Coaching Part 1

Coach, as defined by Merriam-Webster…

“A person who teaches and trains an athlete or performer.
“A person who teaches and trains members of a sports team and makes decisions about how the team plays during games.
“A private teacher who gives someone lessons in a particular subject.”

The role of the coach in the context of strength and conditioning or performance enhancement requires numerous skills to effectively deliver positive functional outcomes.

– Communications.
– Knowledge of Anatomy and Physiology.
– Technical Skill and Knowledge.
– Psychology.
– Physics.
– Applied Science

An effective coach sees the potential in each client/athlete and develops the systems, methods and long term training plans needed for the athlete to reach their full genetic potential.

The effective coach not only looks at the “here and now” but also “what is down the road”,sets realistic and measurable goals.

Constantly, the effective coach seeks one thing.

“How do I make this better?”

My inspirations for this blog came from two sources. One from the writings of an athlete blogger here on WordPress that has an especially tight relationship with her coach, and the other after reading a post on a social media site where a person (I can’t type the word trainer or coach to describe this person) stated that she didn’t she need be able to perform an exercise provided she “understood the exercise, knew how to coach it, spot it etc.” in order to teach it to a client.

My thoughts are “How can you really say you know something if you have never experienced it yourself?”

Learning an exercise on the academic level is one thing. There is substantial information from numerous quality sources on how to perform a given technique written by people far smarter than me.

YouTube DOES have some quality instructional videos and a sharp eyed person could pick out small details that others may miss. You just need to know where to look.

Knowing how to cue a movement could simply be a regurgitation of the same cues someone else gave.
A good coach knows when to be active and when to be passive.

Proper spotting greatly depends on the exercise.

It is my belief that in order to truly know something you must have spent time away from the books actually LEARNING and EXPERIENCING it.

What is the human body actually going through?

What mistakes have you made, and how did you fix them?

What accomplishments and frustrations did you run into?

Where do performance flaws typically show up and how to avoid them?

How can you coach the barbell squat without known what it feels like to have a very heavy thing on your back?

How can you honestly coach a pull-up if you’ve never performed them yourself?

This in now way means that to coach the deadlift I had to have achieved and an arbitrary number or could perform 100 Kettlebell snatches in 5 minutes to teach the KB Snatch. It does however mean that I have pushed my deadlift weight and worked high repetition snatches.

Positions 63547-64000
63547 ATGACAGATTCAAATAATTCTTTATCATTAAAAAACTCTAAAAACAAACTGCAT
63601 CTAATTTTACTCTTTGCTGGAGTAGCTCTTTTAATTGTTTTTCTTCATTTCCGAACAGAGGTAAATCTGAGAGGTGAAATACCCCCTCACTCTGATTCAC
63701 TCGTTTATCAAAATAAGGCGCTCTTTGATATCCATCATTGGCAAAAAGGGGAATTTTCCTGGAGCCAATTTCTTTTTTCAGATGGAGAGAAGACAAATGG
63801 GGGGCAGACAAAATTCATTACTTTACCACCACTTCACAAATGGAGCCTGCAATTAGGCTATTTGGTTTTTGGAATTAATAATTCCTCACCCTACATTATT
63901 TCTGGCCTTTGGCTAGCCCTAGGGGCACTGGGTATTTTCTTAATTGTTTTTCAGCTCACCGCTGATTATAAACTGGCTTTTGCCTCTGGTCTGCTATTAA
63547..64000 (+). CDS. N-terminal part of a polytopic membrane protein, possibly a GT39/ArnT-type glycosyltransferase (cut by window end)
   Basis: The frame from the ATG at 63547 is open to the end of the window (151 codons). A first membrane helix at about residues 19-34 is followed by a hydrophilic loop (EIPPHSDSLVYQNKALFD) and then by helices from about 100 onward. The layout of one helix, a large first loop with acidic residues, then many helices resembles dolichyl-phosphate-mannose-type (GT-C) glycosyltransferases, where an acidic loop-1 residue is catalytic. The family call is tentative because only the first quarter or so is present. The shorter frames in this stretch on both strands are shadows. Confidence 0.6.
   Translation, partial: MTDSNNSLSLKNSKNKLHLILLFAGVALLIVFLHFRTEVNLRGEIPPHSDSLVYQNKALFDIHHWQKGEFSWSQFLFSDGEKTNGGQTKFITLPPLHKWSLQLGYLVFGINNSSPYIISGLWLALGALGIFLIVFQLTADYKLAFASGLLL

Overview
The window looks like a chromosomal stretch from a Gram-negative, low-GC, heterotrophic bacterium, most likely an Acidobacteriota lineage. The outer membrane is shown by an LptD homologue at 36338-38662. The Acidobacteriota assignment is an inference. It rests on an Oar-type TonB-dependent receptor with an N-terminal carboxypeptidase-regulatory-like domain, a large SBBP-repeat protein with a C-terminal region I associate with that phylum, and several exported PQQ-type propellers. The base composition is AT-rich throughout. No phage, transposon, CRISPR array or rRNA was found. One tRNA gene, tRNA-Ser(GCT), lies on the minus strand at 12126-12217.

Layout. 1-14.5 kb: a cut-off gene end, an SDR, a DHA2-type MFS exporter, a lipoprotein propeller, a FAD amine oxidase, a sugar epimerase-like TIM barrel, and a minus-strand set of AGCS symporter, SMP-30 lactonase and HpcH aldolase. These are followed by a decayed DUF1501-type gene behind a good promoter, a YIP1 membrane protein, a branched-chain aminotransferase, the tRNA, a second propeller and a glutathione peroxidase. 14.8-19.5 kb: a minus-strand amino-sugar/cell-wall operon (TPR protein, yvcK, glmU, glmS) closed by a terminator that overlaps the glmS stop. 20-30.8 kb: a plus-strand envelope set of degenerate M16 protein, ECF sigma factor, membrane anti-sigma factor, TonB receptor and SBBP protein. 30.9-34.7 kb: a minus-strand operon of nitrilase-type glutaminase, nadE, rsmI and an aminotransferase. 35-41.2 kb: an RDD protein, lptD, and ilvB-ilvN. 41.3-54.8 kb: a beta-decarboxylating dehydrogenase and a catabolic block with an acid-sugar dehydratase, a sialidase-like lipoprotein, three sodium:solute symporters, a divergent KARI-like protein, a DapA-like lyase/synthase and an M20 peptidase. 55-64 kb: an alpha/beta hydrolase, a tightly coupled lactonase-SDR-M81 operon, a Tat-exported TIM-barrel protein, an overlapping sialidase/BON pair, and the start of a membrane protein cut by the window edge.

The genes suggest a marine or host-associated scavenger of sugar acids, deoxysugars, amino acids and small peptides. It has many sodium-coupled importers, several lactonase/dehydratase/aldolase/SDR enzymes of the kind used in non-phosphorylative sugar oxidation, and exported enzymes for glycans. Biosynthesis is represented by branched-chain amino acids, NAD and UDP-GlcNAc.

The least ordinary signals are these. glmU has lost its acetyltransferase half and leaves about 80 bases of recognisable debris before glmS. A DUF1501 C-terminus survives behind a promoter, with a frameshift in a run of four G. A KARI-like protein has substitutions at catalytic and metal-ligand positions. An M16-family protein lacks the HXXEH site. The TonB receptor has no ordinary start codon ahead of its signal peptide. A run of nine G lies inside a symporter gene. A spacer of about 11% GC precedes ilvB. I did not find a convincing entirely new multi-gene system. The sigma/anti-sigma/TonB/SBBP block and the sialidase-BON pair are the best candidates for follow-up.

I know that the bottom position of the deadlift is a pretty uncomfortable place to be.

I know what it’s like to have your abs fatigue during high rep snatches or barbell squats.

I’ll give a personal pass to the walking wounded trainers that have medical reasons why they can’t perform a given exercise. Some people are looking for any excuse they can find to avoid a thing called “effort.”

I have great respect for the credentials and specializations that require live testing and coaching performance from their candidates. To the best of my knowledge the following organizations require the abilities to perform, plan, communicate, troubleshoot and instruct to earn a designation:

NASM Master Trainer. The NASM Master Trainer requires candidates to hold a minimum of three specializations in addition to their certified personal trainer credential and the candidates must pass a written exam and live peer review of their skills. Currently there are three particular Master Trainer tracks candidates can pursue depending on their specializations.

I could talk my way through a lot of this, but I would still have to be able to deliver the goods when it comes to the peer review. Me being the bastard that I am would ask the candidate to demonstrate and breakdown an exercise they want to give a client. If the candidate couldn’t do physically perform it (without medical justification ) I would ask why are they expecting someone else to be able to perform it?

Dragon Door RKC and StrongFirst Kettlebell Level 1-2 both include evaluations of the candidates ability to perform the core movements and skills in teaching techniques to others within a short timeframe. Strength standards are required with entry level and graduate performance minimums.

I could only talk so much about the kettlebell movement without having to actually perform the movement myself. There is no way I could show up and pass an RKC/SFG without preparation and physical literacy in the techniques.

USA Weightlifting National Coach requires video submission of your personal Snatch and Clean and Jerk technique in addition to producing athletes that have competed at the National level and a level 1 Sport Performance coach certification.

Starting Strength Certification. The coach must demonstrate proficiency in the performance and coaching of the basic barbell lifts (Squat, Deadlift, Bench Press, Press and Power clean) according to the Starting Strength model, pass a rigorous exam demonstrating theoretical knowledge of the physics and biology involved. I’ve read the pass rate for the SSC certification is around 10-20%.

I could memorize Starting Strength cover to cover but would still have to had spent a lot of time under the bar.


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